This a very lame site if that is all you have to complain about. There wouldn’t be hot markets if it weren’t for buyers driving up the prices. If there is smoke there is fire. In this case, its all the Asian buyers. We live in a free country, thank God. Nobody is forcing anybody to buy. And, there are lots of condos for sale out there right now so you have lots to choose from anyway. If you don’t want to fight for a pre-sale you have lots of other options. There are thousands of condos on the market right now.

    • Alain Carre -> Thanks for the comment, but please re-read those posts. We headline the condo pre-sale line ups not as evidence of conspiracy, but largely as evidence of buyer mania. The main point is that when people are lining up around the block to buy whatever… condos, gold, tulips… run in the opposite direction.

      • “The main point is that when people are lining up around the block to buy whatever… condos, gold, tulips… run in the opposite direction.”

        a blast from the past. good job, vreaa!

        whenever i need a good laugh, i come here. it’s funnier than peter russell.

  5. “…I now know many things about buying a new condo that I can pass along to you. Since you are unlikely to read these things in the condo ads or the real estate section, I’m happy to share….”


  6. Today’s Globe and Mail discusses Canadians moving abroad. The numbers are significant enough that one asks the question of how this affects our economy and housing market. And the bigger question is why? I am one of those Canadians and I’m moving overseas (again!) because of the lack of job opportunities particularly in Vancouver.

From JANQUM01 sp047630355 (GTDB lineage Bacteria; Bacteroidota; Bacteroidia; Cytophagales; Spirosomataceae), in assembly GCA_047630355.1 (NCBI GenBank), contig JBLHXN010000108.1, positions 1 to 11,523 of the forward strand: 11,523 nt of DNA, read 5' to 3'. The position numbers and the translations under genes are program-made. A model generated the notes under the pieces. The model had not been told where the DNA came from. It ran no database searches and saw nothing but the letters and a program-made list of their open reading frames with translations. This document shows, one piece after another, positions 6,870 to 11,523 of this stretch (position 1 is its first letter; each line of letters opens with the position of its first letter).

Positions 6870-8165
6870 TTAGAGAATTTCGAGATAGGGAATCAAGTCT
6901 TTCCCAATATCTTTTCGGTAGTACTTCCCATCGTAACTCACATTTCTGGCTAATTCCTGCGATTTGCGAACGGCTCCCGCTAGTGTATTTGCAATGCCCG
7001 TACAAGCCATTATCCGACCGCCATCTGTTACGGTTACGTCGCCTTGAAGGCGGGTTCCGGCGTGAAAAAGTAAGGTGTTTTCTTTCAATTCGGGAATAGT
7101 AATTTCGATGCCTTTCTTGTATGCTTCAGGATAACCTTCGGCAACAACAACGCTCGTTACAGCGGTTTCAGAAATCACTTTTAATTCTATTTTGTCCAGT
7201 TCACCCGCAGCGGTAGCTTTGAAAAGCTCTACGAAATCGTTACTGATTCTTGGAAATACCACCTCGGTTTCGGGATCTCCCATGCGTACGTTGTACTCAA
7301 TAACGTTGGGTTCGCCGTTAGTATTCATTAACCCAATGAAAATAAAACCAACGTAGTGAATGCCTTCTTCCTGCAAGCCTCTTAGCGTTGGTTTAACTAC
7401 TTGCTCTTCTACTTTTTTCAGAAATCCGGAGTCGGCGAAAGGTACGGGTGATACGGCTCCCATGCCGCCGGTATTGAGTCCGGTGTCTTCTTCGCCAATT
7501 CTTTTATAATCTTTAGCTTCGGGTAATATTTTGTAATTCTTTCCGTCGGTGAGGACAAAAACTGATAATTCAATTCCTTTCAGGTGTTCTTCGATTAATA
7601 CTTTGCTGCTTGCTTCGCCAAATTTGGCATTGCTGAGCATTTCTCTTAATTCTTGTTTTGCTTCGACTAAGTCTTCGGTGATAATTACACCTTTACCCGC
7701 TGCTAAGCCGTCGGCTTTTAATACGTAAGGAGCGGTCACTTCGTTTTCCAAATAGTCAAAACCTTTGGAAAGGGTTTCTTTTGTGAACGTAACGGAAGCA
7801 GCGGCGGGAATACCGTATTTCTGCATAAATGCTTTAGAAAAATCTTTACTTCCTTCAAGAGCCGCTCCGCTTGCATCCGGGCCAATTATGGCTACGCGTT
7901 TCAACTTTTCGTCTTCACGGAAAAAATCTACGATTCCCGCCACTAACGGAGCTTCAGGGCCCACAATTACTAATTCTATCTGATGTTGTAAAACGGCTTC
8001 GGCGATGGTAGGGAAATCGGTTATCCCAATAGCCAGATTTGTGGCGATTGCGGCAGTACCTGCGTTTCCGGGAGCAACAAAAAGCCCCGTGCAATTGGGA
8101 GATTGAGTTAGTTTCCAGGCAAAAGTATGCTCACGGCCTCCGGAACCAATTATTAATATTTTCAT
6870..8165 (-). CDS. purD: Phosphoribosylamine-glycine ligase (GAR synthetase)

7. Hello,
    I agree about real estate being overpriced in Vancouver, but what is your take on areas such as Maple Ridge? If prices were to go down, would remote areas such as Maple Ridge typically be the first ones to take the plunge before Vancouver gets hit?

    • zei -> Welcome.
      Usually, a bubble like this deflates from the outside in, and that seems to already be happening, with Vanc Island, Kelowna, outlying LML, perhaps even Richmond, already soft if not outright crashing.
      In the end we expect about the same amount of deflation in all areas… the forces that allowed the speculative mania will disappear and areas will revert to longer-term growth trend lines (perhaps even as low as an inflation tracking trendline).

  8. A like what VEAAA are doing. But in the final analysis nobody really knows the direction of the real estate market or the Can $ rate of exchange. I do agree though that all the fundamental signs point to a big correction. I don’t wish it, but it seems so. I put my money off the table and sold last year. Those buying their first homes could be hurt badly in Vancouver. I would not advise buying into this market, just rent, and wait.

  9. Here’s an anecdote. Most properties bought 10 years ago are worth more today. Aren’t you guys tired of your analysis being wrong?

  10. Well I guess that’s a resounding, “yes”.
    Come and join us here… and we will give you even more abuse than Mr. Market is giving you….


  11. Thanks for sharing your thoughts on business electricity
    rates. Regards